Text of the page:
Released: Oct 15, 2012
Genre: Progressive Metal, Djent, Metalcore
Label: Sumerian Records
Number Of Tracks: 8
The HAARP Machine's debut record manages to blend unorthodox instrumentation with tasteful brutality well, but is let down by its unsubtle and controversial lyrical content.
Pretelethal, on may 30, 2014 2 of 2 people found this review helpful
Sound: The HAARP Machine are a progressive metal band (with a degree of integration of technical death metal) formed by guitarist and lyricist Al Mu'min. After several demos and a few line-up changes, their debut full-length album - titled "Disclosure" - was released in 2012 under Sumerian Records. Interestingly, this is both the first and last album recorded with this line-up of the band, as vocalist Mike Semesky and bass player Ollie Rooney, along with drummer Craig Reynolds (and his eventual replacement, Alex Rudinger) all left the band a year after "Disclosure"'s release, citing "irreconcilable personal differences." As of May 2014, Mu'min is the band's only member, and it is unclear whether or not The HAARP Machine will continue to exist as a project.
The album's mixing is solid - each instrument is audible but occasionally sounds overbearing. The actual instrumentation is by no means weak; there are some memorable riffs to be found - for example, "Lower the Populace" and "The Escapist Notion," with intriguing - yet short - solo parts to be found on tracks such as "Extension to One." Additionally, the album's rhythm section lets loose some impressive parts - former drummer Craig Reynolds (whom left the band after recording) plays at blistering speed, as demonstrated on the song "Pleiadian Keys." Overall, the instrumentation is solid and composed in such a way that it contains a few opportunities for each member of the band to shine.
There is one element of "Disclosure" that piques interest, however. The use of instruments usually considered foreign to heavier music, such as the sitar, gives the album a unique and exotic feel. The unorthodox pairing of such instrumentation with album opener "Esoteric Agenda" is a great example of this. // 7
Lyrics: Mike Semesky performs both his cleans and growled vocals exceptionally well, switching between the two with relative ease. This is demonstrated on tracks such as "From Vanity to Utility" where his vocals are particularly varied. The lyrical subject matters penned by Al Mu'min, however, do not excel to the same degree, by any means. The lyrical content from album opener "Esoteric Agenda," for example...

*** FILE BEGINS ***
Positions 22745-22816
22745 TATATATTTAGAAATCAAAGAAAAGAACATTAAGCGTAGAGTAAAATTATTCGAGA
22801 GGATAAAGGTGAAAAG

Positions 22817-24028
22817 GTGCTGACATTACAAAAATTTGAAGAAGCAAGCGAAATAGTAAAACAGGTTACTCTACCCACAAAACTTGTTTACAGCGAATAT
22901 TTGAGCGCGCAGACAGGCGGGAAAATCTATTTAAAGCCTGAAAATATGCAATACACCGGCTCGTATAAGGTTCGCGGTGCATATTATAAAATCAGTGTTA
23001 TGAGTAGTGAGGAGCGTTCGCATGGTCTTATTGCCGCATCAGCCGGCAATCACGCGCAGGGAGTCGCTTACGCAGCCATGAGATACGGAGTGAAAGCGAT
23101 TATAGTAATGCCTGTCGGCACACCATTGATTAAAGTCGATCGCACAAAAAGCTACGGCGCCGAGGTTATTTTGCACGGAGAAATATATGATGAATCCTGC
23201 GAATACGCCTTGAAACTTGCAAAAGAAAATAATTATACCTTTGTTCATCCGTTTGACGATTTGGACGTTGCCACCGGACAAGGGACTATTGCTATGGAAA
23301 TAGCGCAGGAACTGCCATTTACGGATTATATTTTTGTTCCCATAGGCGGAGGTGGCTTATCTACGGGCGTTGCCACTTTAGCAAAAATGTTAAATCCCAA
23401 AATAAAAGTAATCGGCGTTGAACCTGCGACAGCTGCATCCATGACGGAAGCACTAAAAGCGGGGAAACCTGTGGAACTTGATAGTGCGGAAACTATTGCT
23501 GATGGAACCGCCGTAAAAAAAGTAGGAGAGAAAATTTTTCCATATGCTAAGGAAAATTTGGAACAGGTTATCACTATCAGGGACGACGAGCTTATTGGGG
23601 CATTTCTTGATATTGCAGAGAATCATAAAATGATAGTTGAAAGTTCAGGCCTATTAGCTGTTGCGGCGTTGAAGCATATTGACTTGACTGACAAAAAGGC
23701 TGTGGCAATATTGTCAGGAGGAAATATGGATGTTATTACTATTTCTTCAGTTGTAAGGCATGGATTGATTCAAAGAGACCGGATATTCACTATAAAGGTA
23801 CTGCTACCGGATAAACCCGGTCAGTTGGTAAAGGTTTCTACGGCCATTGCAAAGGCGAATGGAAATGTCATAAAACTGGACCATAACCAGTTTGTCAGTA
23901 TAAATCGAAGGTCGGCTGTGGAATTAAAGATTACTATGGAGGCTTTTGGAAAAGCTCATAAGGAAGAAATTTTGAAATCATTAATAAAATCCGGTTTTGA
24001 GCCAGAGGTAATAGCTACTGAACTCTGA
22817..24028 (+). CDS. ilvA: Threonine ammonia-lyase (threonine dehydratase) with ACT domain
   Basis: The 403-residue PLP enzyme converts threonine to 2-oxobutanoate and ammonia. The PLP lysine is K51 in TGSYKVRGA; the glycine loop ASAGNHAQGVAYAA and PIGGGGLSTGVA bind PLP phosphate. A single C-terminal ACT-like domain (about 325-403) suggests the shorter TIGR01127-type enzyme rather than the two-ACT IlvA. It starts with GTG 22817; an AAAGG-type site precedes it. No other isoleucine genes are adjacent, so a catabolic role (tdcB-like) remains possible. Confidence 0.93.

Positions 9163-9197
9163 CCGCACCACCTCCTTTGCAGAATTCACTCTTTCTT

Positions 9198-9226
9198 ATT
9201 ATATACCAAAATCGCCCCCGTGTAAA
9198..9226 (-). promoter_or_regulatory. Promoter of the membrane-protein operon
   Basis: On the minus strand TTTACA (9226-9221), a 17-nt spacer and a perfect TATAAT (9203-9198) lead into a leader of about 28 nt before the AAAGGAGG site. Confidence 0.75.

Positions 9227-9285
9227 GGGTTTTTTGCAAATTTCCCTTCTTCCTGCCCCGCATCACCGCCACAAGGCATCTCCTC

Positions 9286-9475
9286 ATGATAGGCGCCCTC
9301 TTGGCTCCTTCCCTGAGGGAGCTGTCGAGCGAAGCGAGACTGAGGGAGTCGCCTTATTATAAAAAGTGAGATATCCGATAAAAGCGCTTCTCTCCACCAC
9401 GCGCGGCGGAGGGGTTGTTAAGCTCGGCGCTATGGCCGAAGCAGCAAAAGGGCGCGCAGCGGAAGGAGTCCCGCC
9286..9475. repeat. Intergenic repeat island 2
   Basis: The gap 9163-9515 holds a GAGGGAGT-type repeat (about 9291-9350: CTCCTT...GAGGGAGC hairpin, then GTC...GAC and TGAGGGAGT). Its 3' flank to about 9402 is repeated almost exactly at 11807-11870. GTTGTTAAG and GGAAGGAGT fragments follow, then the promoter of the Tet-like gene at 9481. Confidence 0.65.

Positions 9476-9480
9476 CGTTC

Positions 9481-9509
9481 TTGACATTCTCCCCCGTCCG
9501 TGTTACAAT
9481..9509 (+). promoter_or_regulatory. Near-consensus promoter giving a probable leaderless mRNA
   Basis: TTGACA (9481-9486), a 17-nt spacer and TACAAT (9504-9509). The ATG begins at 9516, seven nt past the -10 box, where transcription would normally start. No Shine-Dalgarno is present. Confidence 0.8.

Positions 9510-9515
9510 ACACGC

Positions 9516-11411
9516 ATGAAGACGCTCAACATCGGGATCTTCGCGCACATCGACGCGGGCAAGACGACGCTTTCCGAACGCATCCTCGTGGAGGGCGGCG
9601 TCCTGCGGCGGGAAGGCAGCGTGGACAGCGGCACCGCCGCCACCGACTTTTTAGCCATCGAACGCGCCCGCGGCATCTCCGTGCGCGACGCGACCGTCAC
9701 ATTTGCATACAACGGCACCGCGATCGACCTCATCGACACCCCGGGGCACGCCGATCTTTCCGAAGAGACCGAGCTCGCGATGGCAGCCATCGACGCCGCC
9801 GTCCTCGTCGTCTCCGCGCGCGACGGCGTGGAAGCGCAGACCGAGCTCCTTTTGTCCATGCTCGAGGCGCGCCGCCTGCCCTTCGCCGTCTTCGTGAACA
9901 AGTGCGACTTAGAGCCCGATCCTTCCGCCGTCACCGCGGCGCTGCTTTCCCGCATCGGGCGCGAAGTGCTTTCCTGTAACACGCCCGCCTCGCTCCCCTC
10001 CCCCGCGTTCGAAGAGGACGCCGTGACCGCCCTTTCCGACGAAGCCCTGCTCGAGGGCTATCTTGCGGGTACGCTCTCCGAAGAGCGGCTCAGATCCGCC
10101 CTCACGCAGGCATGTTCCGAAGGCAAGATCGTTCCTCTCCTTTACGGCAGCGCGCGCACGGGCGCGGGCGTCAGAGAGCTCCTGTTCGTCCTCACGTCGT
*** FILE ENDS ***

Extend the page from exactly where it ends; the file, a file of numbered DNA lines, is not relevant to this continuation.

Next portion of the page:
"There were no weapons of mass destruction Or mobile biological weapons labs The agenda was to remove Saddam Hussein To reap the oil and establish a base
The Bush administration made a series of claims Prior the Iraqi war, abuse and misuse of intelligence There was no collusive relationship with Al Qaeda"
And similarly on the track "Extension to One":
"Redesign society from the ground up But this time make it actually humane Be the change that you want to see in this world Believe that we can achieve this in our lifetime
Free of outdated, convoluted notions Outmoded political systems and religion"
The lyrics do not come across as particularly intelligent and completely lack in all forms of subtlety. They really do just state his perhaps extreme beliefs, and while Mu'min is certainly entitled to an opinion, the fact that he so openly spouts lyrics such as these - while certainly gutsy - ultimately works to the band's detriment on "Disclosure." // 4
Overall Impression: Overall, The HAARP Machine's debut record manages to blend unorthodox instrumentation with tasteful brutality well, but is let down by its unsubtle and controversial lyrical content. Their unique addition of such elements to their sound proves to help with distinguishing the band from the thousands of other metal musicians out there - and this can be found in tracks such as "Esoteric Agenda," "Pleiadian Keys" and the album's title track.
Aside from the lyrical content, the largest complaint to be found is in regards to the album's short length - reaching just over 30 minutes, around the length of most EP's - is a relatively small complaint, but since the band could have easily squeezed an additional song or twelve onto the album if they so wished (especially when taking into consideration that Mu'min has no shortage of political matters to write about) it is a slight concern nonetheless. // 6